As though someone’s been eavesdropping on his thoughts, his phone chimes with a text right as Tej is about to pull his hair straight out from the scalp.

mhnbkn: hey friendo just saw your message

mhnbkn: had to wrestle someone for twenty bucks at work

mhnbkn: i kinda need to go back for round two so you’ll have to be quick

Tej rubs at his temples. 

It’s been about two days since Mohini sent the first text. Tej hadn’t really expected they’d still be talking, but maybe that’s on him for not stopping himself from messaging to ask if she was feeling more settled in the next morning. 

She’d been a little short, the reply brief and to the point although not unkind, and it had felt more like senior year, texting to coordinate free hours for the project only to receive careful, measured answers. For all her reputation of being sharp and unpredictable, there had been no bite when they spoke.

It helped that during their first meeting for the project, she’d warmed up instantly but despite that, it was still one of the strangest friendships Tej had in high school. 

In a way, it still is. He doesn’t know why he hasn’t stopped texting her. 

mtej: You said you work at an amusement park

mhnbkn: yeah 

mhnbkn: you’d be surprised at how many wrestle-able people i meet in my job at the amusement park tej

mhnbkn: anyway go ON you wanted to ask me something

mtej: Nothing it’s fine

mtej: Don’t forget your warm up 

mtej: Unless you want to pull a muscle on your first day as a wrestler

mhnbkn: ooh do you want to join the betting pool

mhnbkn: three of my coworkers are betting against two others 

mhnbkn: even it out for us

In spite of himself, Tej’s lips quirk up. 

mtej: Risky investments make me nervous

mhnbkn: come ON


mtej: Oh I don’t know about that

mhnbkn: EXCUSE ME????

mhnbkn: do you feel nothing for our shared history 

That’s a fun question to spring. As far as he remembers, he hadn’t been the one to break things off.

mtej: Our shared history ended with you dumping me before AP Chem 

mhnbkn: but after lunch break!

mhnbkn: at least i let you enjoy break!

Tej isn’t surprised that this is the sort of the thing she would take into consideration before a breakup. 

mtej: And in return, you have all my well wishes for the match

mhnbkn: you’re the most boring friend i’ve made <333 

He sends her an emoji that looks appropriately and annoyingly bubbly before locking his phone and tossing it back to his overflowing bed. Their exchange sticks with him, though, and not too long after, he’s back on Recliner, thinking carefully.

Are they friends? Did she just say it for the sake of the insult? Is it worse to be the most boring friend of a person who doesn’t even think of you as a real friend? Should he have joined the betting pool after all?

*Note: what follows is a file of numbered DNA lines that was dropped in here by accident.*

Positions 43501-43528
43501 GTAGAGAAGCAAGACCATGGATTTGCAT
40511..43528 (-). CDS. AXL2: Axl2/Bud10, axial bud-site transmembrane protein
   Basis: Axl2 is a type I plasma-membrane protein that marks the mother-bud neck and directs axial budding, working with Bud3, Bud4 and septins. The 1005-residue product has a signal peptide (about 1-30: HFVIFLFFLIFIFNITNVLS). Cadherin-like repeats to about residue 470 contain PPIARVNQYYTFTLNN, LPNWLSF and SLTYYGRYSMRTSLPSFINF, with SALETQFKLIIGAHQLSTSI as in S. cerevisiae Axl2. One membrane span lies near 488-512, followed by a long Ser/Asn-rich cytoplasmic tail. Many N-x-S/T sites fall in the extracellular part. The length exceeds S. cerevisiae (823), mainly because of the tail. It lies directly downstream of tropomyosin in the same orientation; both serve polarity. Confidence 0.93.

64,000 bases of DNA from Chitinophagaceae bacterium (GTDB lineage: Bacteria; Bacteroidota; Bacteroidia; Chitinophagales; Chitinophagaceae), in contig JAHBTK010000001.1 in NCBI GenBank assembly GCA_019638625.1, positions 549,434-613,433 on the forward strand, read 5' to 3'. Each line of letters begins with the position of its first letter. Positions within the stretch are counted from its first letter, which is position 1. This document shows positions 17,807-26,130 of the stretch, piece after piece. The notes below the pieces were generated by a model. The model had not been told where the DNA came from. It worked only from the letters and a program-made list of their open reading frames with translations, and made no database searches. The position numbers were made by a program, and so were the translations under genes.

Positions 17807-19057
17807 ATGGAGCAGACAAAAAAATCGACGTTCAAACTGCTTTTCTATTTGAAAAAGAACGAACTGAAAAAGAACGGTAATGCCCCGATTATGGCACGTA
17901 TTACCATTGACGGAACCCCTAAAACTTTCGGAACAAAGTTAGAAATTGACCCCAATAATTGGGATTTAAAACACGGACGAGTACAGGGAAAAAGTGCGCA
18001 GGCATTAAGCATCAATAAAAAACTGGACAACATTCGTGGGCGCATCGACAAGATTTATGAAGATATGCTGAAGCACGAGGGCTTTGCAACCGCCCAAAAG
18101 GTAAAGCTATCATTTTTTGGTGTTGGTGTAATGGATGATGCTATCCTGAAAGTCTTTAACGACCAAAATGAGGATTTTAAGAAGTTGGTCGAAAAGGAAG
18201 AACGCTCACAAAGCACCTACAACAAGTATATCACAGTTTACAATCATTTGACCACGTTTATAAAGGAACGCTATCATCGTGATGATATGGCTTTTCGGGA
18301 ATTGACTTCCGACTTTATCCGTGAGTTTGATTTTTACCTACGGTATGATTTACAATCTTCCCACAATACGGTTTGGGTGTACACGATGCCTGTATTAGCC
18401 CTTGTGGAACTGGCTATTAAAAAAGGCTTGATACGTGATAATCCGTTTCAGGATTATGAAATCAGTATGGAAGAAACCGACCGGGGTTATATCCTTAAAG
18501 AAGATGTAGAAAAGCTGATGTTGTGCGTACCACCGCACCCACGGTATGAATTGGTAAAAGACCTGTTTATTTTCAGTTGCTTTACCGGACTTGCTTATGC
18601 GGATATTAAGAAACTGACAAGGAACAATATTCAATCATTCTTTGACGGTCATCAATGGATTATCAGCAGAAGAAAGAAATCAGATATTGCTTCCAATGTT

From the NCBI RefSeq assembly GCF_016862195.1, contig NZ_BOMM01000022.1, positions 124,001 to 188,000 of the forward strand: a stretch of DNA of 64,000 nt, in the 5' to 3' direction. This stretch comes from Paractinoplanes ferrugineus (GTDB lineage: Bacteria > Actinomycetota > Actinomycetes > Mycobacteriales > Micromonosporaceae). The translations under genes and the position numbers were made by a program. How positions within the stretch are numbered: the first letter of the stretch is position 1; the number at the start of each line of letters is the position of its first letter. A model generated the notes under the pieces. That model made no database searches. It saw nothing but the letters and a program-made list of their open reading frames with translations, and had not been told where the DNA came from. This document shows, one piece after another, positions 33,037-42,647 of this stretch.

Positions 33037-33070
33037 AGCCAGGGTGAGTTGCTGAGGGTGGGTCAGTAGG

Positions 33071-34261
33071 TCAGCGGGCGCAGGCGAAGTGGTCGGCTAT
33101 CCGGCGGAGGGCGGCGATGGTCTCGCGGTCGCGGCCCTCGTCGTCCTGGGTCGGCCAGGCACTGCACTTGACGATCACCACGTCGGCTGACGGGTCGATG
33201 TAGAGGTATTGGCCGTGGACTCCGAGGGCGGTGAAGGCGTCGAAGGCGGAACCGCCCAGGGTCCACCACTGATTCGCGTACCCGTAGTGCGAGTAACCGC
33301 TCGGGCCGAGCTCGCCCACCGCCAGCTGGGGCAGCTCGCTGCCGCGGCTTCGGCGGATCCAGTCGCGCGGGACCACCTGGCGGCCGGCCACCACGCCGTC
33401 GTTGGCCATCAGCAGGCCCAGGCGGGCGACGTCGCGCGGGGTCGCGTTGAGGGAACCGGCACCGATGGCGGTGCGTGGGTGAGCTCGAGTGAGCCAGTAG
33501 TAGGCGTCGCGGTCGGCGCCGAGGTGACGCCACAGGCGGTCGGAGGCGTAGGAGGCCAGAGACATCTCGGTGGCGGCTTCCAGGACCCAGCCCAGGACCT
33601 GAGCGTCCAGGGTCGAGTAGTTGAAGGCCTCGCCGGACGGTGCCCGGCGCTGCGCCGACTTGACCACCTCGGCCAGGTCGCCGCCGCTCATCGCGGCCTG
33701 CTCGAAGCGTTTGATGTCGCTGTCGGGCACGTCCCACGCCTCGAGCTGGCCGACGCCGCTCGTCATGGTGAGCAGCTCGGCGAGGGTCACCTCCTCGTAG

That last one he gets the answer to, later in the evening, when Mohini discloses the park’s dinosaur mascot kicked her ass in the second and third rounds. 

mhnbkn: fucker’s knees were just bones


She’s already said that a few times but Tej is running low on entertainment so he lets her keep at it. Arguably, he’s a worse drama queen during his low swings but watching someone else lose it over something trivial is funnier. 

When a good ten minutes have passed and he’s finished a careful series of questions, the truth is finally out: like most people who are used to winning every game they try, Mohini Balakrishnan is a sore loser.

mhnbkn: i’m NOT

mhnbkn: i won first round 

mhnbkn: OBVIOUSLY i’m going to be suspicious of how she flattened me in the second

mtej: Maybe she was hustling?

mtej: You could’ve just underestimated her in the beginning and she took advantage of it

mhnbkn: …

mhnbkn: oh

mtej: It’s fine! It’s only one match 

mtej: Just tell her you’re out of her favourite ice cream flavour if she swings by during your shift 

mhnbkn: no, actually

mhnbkn: i’m going to murder her

Tej sits up, concerned. Mohini is the type to joke around, of course, but he doesn’t exactly know how light-hearted this is. If the police find these texts later, he doesn’t want to be joining her in the prison van. 

mtej: You know what

mtej: Why don’t we consider all our options first?

mhnbkn: i’ll ttyl

mhnbkn: gotta go get some things ready 

The alarm bells are going wild in his head. Tej clutches at the phone, typing faster.

mtej: Hahahaha

mtej: Good one, you got me 😃

mhnbkn: tej

mtej: Oh my god

mtej: There is no way you’re thinking of committing a felony barely a WEEK after moving cities

mtej: NO way

mhnbkn: well it’s not my fault Westwood fucken Garden City has teenage con artists is it????

mhnbkn: i’m headed back to santa clarita after i’m done tomorrow

mhnbkn: fuck the lease

Tej freezes. 

mtej: WGC?

mtej: You’ve moved here?


The message has been read but Mohini doesn’t respond for a good two minutes. Which is fair considering a near-stranger is asking if she’s in the same city as him.

Maybe she’s just shocked. Hell, Tej feels pretty stunned himself because what are the odds, really? His whole reasoning behind moving here was that not many people knew about the city. It’s a small, quiet place. For instance, Tej has been here four months and he’s befriended only five people in total. That is if they’re counting Mrs. Park. Otherwise, he’s still at a lowly four.

After another few minutes, Tej is preparing to apologise and retract his question when her reply comes.

mhnbkn: tej

mhnbkn: are you ALSO living in the city of teenage con artists